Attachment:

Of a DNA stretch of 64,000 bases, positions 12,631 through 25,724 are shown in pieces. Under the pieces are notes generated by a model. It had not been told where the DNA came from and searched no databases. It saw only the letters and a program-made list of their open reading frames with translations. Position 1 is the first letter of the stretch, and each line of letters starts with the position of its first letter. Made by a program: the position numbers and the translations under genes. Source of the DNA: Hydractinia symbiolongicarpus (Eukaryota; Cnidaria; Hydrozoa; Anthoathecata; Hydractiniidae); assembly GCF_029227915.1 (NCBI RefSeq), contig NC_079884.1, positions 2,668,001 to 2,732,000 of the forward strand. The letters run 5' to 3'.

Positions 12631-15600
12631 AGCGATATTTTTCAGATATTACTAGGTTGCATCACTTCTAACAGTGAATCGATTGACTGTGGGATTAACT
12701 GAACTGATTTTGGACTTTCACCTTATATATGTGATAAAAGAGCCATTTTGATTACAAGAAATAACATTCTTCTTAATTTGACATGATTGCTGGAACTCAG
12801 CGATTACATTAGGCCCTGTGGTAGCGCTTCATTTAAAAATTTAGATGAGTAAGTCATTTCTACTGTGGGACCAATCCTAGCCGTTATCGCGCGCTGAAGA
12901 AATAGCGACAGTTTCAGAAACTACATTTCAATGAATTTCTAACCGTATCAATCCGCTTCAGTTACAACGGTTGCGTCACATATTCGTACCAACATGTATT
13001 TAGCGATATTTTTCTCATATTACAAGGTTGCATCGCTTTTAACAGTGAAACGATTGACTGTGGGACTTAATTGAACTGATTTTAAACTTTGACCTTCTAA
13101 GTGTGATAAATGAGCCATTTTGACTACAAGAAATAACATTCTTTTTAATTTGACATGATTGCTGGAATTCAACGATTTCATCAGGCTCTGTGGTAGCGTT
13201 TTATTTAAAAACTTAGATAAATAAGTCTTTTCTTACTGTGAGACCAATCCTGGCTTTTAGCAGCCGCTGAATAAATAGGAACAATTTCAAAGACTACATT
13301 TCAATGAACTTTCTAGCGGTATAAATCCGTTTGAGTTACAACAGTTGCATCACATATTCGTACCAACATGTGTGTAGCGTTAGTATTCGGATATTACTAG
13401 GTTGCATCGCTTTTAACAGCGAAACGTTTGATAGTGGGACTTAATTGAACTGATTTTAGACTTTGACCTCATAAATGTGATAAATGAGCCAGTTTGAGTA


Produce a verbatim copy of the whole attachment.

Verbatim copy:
Of a DNA stretch of 64,000 bases, positions 12,631 through 25,724 are shown in pieces. Under the pieces are notes generated by a model. It had not been told where the DNA came from and searched no databases. It saw only the letters and a program-made list of their open reading frames with translations. Position 1 is the first letter of the stretch, and each line of letters starts with the position of its first letter. Made by a program: the position numbers and the translations under genes. Source of the DNA: Hydractinia symbiolongicarpus (Eukaryota; Cnidaria; Hydrozoa; Anthoathecata; Hydractiniidae); assembly GCF_029227915.1 (NCBI RefSeq), contig NC_079884.1, positions 2,668,001 to 2,732,000 of the forward strand. The letters run 5' to 3'.

Positions 12631-15600
12631 AGCGATATTTTTCAGATATTACTAGGTTGCATCACTTCTAACAGTGAATCGATTGACTGTGGGATTAACT
12701 GAACTGATTTTGGACTTTCACCTTATATATGTGATAAAAGAGCCATTTTGATTACAAGAAATAACATTCTTCTTAATTTGACATGATTGCTGGAACTCAG
12801 CGATTACATTAGGCCCTGTGGTAGCGCTTCATTTAAAAATTTAGATGAGTAAGTCATTTCTACTGTGGGACCAATCCTAGCCGTTATCGCGCGCTGAAGA
12901 AATAGCGACAGTTTCAGAAACTACATTTCAATGAATTTCTAACCGTATCAATCCGCTTCAGTTACAACGGTTGCGTCACATATTCGTACCAACATGTATT
13001 TAGCGATATTTTTCTCATATTACAAGGTTGCATCGCTTTTAACAGTGAAACGATTGACTGTGGGACTTAATTGAACTGATTTTAAACTTTGACCTTCTAA
13101 GTGTGATAAATGAGCCATTTTGACTACAAGAAATAACATTCTTTTTAATTTGACATGATTGCTGGAATTCAACGATTTCATCAGGCTCTGTGGTAGCGTT
13201 TTATTTAAAAACTTAGATAAATAAGTCTTTTCTTACTGTGAGACCAATCCTGGCTTTTAGCAGCCGCTGAATAAATAGGAACAATTTCAAAGACTACATT
13301 TCAATGAACTTTCTAGCGGTATAAATCCGTTTGAGTTACAACAGTTGCATCACATATTCGTACCAACATGTGTGTAGCGTTAGTATTCGGATATTACTAG
13401 GTTGCATCGCTTTTAACAGCGAAACGTTTGATAGTGGGACTTAATTGAACTGATTTTAGACTTTGACCTCATAAATGTGATAAATGAGCCAGTTTGAGTA